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FACA Case Studies Library


Government Still Struggling with FACA Committee Balance
There continue to be complaints that some technical and scientific FACA committees are imbalanced because too many members were appointed for their "ideology" rather than their expertise.

The Government Accounting Office released a report in 2001 on these complaints and on the general issue of achieving FACA committee balance. The GAO followed up with a 2004 report on the issues.

The 2004 report is entitled Federal Advisory Committees: Additional Guidance Could Help Agencies Ensure Independence and Balance. It focused on three areas, including the following:

    "the extent to which governmentwide guidance and agency-specific policies and procedures for evaluating committee members for conflicts of interest and points of view ensure independent members and balanced federal advisory committees; and... practices that could better ensure that committees are, and are perceived as being, independent and balanced."
The General Services Administration FACA Secretariat has been delegated responsibility for monitoring and reporting executive branch compliance with FACA. The Office of Government Ethics has responsibility for establishing government-wide conflict of interest rules for government employees. The OGE and GSA have developed government-wide rules and guidance for achieving FACA committee balance. Most federal agencies have also developed their own rules and guidance.

The 2004 GAO report found significant flaws and omissions in GSA and OGE guidance. The report recommended new guidance that would further the goal of balanced FACA committees. In the report's own words:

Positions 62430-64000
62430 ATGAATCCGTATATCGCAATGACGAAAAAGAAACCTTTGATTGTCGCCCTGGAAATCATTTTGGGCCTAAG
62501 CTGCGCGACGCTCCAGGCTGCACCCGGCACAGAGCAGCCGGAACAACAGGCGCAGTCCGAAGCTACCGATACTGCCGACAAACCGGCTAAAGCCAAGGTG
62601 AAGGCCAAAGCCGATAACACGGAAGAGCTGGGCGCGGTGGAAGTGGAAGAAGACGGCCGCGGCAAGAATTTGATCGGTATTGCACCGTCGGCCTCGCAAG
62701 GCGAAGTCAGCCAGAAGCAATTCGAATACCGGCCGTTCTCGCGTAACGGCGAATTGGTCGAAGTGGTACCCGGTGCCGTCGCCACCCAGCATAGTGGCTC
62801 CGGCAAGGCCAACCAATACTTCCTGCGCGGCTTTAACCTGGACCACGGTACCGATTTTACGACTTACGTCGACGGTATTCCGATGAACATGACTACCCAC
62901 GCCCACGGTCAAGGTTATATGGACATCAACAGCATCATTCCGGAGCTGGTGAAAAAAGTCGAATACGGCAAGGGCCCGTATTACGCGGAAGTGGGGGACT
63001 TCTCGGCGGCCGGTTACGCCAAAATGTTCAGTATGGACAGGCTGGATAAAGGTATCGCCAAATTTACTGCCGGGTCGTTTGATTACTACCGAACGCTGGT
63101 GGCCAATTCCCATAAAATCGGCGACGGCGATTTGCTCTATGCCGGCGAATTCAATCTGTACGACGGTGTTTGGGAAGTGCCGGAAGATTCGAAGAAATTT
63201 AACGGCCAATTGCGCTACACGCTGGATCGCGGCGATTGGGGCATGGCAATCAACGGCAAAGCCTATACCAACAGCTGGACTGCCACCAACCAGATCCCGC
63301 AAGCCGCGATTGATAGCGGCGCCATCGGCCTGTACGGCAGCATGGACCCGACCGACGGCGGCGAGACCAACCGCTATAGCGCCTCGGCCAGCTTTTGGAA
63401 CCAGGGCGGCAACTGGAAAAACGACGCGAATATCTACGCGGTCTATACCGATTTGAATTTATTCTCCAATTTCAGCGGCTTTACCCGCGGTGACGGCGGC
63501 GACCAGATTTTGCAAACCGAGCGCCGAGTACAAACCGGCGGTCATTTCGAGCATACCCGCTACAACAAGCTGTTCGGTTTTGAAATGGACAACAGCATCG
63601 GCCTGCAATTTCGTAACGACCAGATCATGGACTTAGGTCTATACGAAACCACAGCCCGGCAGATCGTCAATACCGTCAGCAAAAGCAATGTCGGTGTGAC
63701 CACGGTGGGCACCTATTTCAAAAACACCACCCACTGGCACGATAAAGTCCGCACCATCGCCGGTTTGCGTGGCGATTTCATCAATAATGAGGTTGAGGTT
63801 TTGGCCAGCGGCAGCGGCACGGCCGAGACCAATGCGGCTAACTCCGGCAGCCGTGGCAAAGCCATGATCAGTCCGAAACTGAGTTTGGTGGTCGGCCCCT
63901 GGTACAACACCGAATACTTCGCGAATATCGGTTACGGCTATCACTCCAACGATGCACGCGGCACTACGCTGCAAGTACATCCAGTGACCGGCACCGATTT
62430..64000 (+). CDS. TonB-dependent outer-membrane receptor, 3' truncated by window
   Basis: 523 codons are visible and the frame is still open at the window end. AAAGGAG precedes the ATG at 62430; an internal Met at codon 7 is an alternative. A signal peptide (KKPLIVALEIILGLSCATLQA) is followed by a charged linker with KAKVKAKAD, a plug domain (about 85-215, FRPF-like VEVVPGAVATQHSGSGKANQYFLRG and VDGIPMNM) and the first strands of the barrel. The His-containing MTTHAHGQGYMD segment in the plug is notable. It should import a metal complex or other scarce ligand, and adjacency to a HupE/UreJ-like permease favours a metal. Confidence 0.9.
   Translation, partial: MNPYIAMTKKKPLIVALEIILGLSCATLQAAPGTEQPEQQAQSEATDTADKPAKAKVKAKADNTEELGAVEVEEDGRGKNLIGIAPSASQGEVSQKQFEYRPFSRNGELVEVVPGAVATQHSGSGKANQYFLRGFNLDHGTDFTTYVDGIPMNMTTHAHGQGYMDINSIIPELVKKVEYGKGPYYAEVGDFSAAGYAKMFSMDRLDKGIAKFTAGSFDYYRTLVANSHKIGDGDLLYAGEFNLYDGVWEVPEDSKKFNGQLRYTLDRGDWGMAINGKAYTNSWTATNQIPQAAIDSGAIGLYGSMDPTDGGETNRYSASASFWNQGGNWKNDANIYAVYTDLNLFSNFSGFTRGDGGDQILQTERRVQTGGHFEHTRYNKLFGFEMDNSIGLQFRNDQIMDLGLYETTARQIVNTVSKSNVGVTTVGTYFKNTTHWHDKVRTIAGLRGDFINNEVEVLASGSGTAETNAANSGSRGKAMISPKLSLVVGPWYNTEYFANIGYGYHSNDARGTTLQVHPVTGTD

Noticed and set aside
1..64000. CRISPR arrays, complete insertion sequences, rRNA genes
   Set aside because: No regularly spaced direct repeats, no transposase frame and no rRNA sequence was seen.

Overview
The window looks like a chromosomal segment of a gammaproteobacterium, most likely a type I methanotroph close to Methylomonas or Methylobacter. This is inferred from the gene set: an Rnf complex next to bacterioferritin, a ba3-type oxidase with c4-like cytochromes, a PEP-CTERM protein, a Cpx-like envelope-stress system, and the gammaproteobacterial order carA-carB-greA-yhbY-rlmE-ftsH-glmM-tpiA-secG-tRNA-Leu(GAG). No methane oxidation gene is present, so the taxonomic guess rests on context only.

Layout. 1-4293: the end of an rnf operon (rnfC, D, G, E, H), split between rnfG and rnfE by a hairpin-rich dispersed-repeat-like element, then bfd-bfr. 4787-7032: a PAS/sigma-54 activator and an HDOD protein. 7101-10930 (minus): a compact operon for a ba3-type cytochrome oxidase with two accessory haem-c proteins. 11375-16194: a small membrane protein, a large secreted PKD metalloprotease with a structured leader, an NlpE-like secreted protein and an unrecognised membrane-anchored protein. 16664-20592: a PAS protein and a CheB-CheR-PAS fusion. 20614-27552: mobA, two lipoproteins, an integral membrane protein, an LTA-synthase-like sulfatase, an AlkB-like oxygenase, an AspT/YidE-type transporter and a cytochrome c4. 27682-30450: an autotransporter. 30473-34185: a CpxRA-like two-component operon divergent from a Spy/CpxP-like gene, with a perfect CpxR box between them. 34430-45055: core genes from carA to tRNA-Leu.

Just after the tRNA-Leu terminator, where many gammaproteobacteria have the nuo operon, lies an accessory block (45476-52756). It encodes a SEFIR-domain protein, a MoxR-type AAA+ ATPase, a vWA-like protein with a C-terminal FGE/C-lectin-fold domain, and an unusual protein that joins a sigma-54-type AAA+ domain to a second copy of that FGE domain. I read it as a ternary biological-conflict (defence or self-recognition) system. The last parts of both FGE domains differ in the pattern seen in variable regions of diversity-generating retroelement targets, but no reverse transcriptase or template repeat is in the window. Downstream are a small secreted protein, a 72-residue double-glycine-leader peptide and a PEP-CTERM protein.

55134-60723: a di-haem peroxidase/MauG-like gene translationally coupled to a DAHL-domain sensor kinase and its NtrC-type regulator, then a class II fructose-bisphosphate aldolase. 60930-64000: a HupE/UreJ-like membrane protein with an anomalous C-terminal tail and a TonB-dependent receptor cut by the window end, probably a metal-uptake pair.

"Additional governmentwide guidance could help agencies better ensure the independence of federal advisory committee members and the balance of federal advisory committees. For example, OGE guidance to federal agencies has shortcomings and does not adequately ensure that agencies appoint individuals selected to provide advice on behalf of the government as special government employees subject to conflict-of-interest regulations. In addition, GSA guidance to federal agencies and agency-specific policies and procedures could be improved to better ensure that agencies collect and evaluate information that could be helpful in determining the viewpoints of potential committee members regarding the subject matters being considered and in ensuring that committees are, and are perceived as being, balanced."
The 2004 GAO report at pages 5 to 6 provides specific examples of new guidance GAO deems necessary.

The 2004 GAO report prompted a flurry of activity. For example, on July 19, 2004, OGE issued a DAEOgram that identified steps agencies should take to address ethics and conflicts-of-interest concerns about FACA committee appointments. In October, 2004, OGE amended its ethics program review guidelines for FACA committees. On August 18, 2005, OGE issued another DAEOgram on the issue. Links to these documents and to the 2004 GAO report are provided below for the readers' convenience.

This new guidance is all well and good, but other agencies might also look to what GAO identified as examples of model FACA committees. One of these was EPA's Science Advisory Panel review of the herbicide atrazine. The SAP conducted its review under the Federal Insecticide Fungicide and Rodenticide Act. As the 2004 GAO report explains, EPA took effective measures to ensure that the atrazine SAP committee members were expert in the field, balanced in range of opinions, and independent in judgement. Other agencies should adopt similar measures.
  • Click here for 2004 GAO report
  • Click here for July 19, 1904 DAEOgram
  • Click here for October 2004 revisions to OGE Ethics Program Review Guides
  • Click here for August 18, 2005 DAEOgram

    Copyright 2005 The Center for Regulatory Effectiveness.
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